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By Eamonn Morris in Arts & Culture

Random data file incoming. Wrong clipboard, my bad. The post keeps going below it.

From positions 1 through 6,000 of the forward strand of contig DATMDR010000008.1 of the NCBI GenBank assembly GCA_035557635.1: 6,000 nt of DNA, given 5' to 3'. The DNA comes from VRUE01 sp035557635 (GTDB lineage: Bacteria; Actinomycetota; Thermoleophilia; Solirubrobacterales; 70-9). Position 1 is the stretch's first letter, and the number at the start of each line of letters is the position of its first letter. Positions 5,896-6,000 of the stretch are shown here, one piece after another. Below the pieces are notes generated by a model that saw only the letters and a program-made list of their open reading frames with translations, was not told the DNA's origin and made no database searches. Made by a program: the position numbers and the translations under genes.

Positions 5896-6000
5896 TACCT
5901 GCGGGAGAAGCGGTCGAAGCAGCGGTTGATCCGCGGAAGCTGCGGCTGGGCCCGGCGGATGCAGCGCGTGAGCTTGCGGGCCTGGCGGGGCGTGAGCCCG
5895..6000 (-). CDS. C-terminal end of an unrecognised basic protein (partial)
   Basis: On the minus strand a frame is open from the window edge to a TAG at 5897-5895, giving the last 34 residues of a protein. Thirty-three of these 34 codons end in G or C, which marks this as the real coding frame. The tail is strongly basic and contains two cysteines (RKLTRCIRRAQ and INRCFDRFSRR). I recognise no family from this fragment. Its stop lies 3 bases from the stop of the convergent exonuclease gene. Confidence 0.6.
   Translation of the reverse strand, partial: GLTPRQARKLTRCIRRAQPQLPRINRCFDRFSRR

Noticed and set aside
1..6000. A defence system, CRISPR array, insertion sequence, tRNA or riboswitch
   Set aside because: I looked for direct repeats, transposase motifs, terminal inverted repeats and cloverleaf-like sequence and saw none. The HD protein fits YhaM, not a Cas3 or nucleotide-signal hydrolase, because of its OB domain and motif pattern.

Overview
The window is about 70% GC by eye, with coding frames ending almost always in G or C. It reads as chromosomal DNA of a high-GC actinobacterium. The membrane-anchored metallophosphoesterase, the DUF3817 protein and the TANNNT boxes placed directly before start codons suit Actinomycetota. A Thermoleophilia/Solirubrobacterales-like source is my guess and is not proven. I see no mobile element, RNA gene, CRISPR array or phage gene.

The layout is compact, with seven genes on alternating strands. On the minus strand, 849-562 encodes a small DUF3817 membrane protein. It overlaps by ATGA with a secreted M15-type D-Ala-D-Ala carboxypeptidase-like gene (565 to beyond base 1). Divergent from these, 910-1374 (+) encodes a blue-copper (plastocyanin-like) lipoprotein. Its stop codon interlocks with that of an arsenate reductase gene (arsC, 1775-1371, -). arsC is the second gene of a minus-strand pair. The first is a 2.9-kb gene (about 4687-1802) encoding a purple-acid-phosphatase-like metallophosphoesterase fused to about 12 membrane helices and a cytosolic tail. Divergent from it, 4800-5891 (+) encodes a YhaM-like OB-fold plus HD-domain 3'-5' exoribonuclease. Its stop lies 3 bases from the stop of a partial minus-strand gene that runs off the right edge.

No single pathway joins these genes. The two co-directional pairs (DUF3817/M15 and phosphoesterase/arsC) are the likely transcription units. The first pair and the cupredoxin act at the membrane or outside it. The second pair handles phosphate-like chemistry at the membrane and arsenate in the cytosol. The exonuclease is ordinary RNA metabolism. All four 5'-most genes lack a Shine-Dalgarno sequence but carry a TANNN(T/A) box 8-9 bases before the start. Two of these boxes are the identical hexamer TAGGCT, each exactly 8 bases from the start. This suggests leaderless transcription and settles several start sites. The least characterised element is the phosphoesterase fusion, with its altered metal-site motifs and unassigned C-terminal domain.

Most of the time, when we listen to music, we are thinking in terms of the narrative that a work presents. The journey we take from “Sergeant Pepper’s Lonely Hearts Club Band”  to “A Day In the Life” is essentially a story, with a beginning, a middle, and an end. Most of the music we listen to is like this, regardless of the genre. Classical musicians talk about things like “resolutions” and “formal divisions;” jazz musicians talk about “developing” improvised solos. Rock songs usually contain some sort of story, since they almost always have lyrics. What I’m trying to say here is that when we think about music, we are usually thinking about what it is about. Brian Eno’s newest solo effort, LUX, isn’t about anything. It began life as a sonic installation, finding its home in Haneda Airport in Tokyo before being released in a traditional album format. This is music that has no forward trajectory at all, that tells us nothing, and that has no beginning, middle, or end. Where the piece starts and finishes is pretty arbitrary, and when it was over I was actually kind of surprised. The album basically has a similar stark, empty texture throughout, although it does seem to move from consonance to dissonance and back again, to a certain extent. But as I said, it is a mistake to assume that Eno really meant to take us on much of a journey with this ambient work- it simply exists moment to moment, with no expectations of past or future. The first track, LUX 1 (the tracks are kind of like bookmarks- they’re not meant to be experienced as separate divisions of the piece) begins in what is essentially a major tonality, with consonant intervals slowly forming and breaking apart in the emptiness. After about twenty minutes of this we move into LUX 2, which is decidedly more tense. Most of the intervals are much closer in this section than they were in the previous one, and this section is characterized by its glassy harmonies which straddle the line between sweet and bitter. The sounds that are actually forming these intervals throughout the work range from pianos to violins and other strings to unidentifiable synthesizer patches. Most of the notes occur with such a relationship to one another that the listener can track the sound’s entire lifespan, from attack and decay and everything in between. I could actually pick out how some of the notes were vibrating the air around them as I listened. LUX 3 continues to be tense, as if the notes were floating over some kind of abyss, although one can hear the harmonies beginning their slow shift back to brighter places. LUX 4 sees the harmony move back into more major territory, although the bittersweet chords of the middle section continue to hang suspended in the air. Low notes in the bass register act as convenient placeholders throughout the whole piece, and they were often the only way for me to determine where the harmony was at any given place. If you’re looking for an album that will give you a message, or a moral, or meaning on some concrete level, you are out of luck. Eno’s sounds will not talk to you. And that, in itself, is LUX’s power. So much of the music we listen to is created for the express purpose of conveying an emotion, a message, or a story, that the power of the sounds themselves are lost. Eno, with the ambient music that he pioneered with Discreet Music and continues here on LUX, gives the sounds themselves the spotlight. When I listened to this work, for the first time in my life, I was truly able to let go of everything I thought I knew and just let the sounds exist around me, without talking. It was a truly magical experience.

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